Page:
This has been on my mind. A lot. Every day, I open my email to find news about how a company needs to pay a fine or a fee to either an individual or a regulator because data was leaked or stolen. This one in particular caught my eye because it is a classic example of data being accessed by likely the wrong individual and shared with someone who should definitely not have been able to see it. This one seems to be an access control and encryption play. If they were in place, this healthcare entity wouldn’t have to shell out $853K.
And this one! It dates back to 2015, but it is still one of the largest hack attacks to date, and the settlement (which was just reached) is nearly $1 million dollars! All because a sophisticated attack allowed the hackers to steal user credentials and 3.5 million patient records. As a result (besides the $900K) MIE has a laundry list of technologies they will be required to invest in as well as implementing “controls during the creation of accounts that allow access to ePHI”.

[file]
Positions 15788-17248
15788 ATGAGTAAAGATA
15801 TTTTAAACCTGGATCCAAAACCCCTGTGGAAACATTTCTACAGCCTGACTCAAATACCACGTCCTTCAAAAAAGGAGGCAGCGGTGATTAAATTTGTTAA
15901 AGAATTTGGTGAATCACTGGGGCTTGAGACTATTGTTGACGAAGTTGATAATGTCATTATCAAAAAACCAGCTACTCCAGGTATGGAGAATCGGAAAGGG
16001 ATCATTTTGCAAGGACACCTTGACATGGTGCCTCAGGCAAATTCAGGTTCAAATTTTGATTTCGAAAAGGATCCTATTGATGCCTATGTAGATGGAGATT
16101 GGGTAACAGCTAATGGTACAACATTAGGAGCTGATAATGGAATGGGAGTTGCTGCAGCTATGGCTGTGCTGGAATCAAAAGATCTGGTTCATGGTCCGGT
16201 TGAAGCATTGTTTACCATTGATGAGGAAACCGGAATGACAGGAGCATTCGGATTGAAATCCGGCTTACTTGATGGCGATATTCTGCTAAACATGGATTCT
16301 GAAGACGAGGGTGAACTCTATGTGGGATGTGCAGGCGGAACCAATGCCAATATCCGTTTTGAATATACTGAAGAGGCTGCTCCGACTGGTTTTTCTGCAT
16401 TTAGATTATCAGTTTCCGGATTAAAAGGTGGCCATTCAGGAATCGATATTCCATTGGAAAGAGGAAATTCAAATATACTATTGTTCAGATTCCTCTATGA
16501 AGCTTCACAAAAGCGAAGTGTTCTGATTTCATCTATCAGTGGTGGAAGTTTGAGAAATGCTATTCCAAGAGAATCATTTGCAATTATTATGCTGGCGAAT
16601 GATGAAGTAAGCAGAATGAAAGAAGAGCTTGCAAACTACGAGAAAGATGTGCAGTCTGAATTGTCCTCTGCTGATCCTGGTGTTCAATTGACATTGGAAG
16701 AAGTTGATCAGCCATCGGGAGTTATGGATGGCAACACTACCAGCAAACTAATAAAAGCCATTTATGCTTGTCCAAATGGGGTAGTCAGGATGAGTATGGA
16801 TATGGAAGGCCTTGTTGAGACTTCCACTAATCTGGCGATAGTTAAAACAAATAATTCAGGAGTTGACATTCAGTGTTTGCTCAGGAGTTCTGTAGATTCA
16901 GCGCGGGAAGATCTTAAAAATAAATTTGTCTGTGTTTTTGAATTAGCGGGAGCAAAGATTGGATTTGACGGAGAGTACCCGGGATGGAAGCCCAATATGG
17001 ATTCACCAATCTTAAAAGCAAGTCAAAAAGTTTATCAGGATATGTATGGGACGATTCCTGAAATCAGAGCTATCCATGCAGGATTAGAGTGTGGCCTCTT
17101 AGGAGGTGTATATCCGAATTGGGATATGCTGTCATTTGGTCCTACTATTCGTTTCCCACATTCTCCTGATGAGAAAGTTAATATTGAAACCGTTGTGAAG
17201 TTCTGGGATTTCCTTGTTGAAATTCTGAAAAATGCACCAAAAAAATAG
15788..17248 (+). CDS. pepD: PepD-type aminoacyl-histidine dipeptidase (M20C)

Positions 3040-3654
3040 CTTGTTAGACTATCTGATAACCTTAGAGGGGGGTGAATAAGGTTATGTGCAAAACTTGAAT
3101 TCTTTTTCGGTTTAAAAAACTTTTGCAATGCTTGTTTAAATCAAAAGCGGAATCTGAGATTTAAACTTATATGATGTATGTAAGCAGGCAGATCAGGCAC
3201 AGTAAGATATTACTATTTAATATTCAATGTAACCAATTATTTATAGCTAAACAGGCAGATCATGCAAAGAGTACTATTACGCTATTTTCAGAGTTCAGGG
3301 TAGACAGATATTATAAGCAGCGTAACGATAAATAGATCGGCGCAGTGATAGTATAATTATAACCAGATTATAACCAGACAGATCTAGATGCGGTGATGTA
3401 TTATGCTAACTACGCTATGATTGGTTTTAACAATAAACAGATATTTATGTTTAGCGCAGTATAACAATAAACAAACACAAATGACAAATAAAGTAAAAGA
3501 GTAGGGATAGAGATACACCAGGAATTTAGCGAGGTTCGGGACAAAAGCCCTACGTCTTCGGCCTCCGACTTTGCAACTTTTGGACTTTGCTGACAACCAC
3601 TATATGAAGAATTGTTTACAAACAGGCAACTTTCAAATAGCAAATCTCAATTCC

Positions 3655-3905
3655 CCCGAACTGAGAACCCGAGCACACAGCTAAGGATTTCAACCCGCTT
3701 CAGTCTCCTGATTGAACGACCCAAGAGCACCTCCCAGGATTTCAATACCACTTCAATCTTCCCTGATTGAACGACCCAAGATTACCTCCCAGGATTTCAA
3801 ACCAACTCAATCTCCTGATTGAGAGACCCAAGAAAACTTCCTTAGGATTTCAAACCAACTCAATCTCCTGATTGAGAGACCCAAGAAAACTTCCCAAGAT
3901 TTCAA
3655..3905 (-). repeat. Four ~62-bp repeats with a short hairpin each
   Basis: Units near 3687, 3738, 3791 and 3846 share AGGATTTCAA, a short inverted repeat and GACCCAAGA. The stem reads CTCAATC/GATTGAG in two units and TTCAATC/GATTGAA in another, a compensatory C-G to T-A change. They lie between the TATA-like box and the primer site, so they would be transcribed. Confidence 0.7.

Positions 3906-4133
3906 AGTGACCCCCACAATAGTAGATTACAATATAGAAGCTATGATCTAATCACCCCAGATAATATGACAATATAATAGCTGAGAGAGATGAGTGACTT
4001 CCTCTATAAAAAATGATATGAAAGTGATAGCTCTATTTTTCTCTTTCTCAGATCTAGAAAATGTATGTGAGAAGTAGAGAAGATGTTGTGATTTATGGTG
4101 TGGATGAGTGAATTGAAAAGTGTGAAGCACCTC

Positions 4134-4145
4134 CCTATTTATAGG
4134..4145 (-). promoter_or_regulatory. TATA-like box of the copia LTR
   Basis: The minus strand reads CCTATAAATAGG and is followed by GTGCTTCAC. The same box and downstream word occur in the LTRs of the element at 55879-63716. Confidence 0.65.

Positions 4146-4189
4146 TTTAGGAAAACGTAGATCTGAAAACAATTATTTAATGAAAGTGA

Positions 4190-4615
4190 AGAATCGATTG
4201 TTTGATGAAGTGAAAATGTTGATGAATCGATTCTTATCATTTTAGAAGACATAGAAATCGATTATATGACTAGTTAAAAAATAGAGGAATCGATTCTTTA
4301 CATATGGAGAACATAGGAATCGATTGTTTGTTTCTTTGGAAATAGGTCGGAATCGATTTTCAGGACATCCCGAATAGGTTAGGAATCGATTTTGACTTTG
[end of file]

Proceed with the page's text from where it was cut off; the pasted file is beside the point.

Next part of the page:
This tells me something. It tells me that there are still so many companies that do not have strong sensitive data security and privacy controls in place.
And, it leads me to feel even more strongly about the “file centric” approach. A file centric approach means that you are focusing on the actual data, (in both of these cases, PII) rather than the location of the data. Encryption and access control in these cases could have made a significant impact and saved; the victims of the breaches from potential harm like ID theft AND the entities themselves a lot of money. I’ll be talking more in detail about this in my upcoming webinar “Overcoming Unstructured Data Security and Privacy Choke Points” this Thursday, June 6th at 1:30 pm. I’ve embedded the link so you can go ahead and register.
See you then!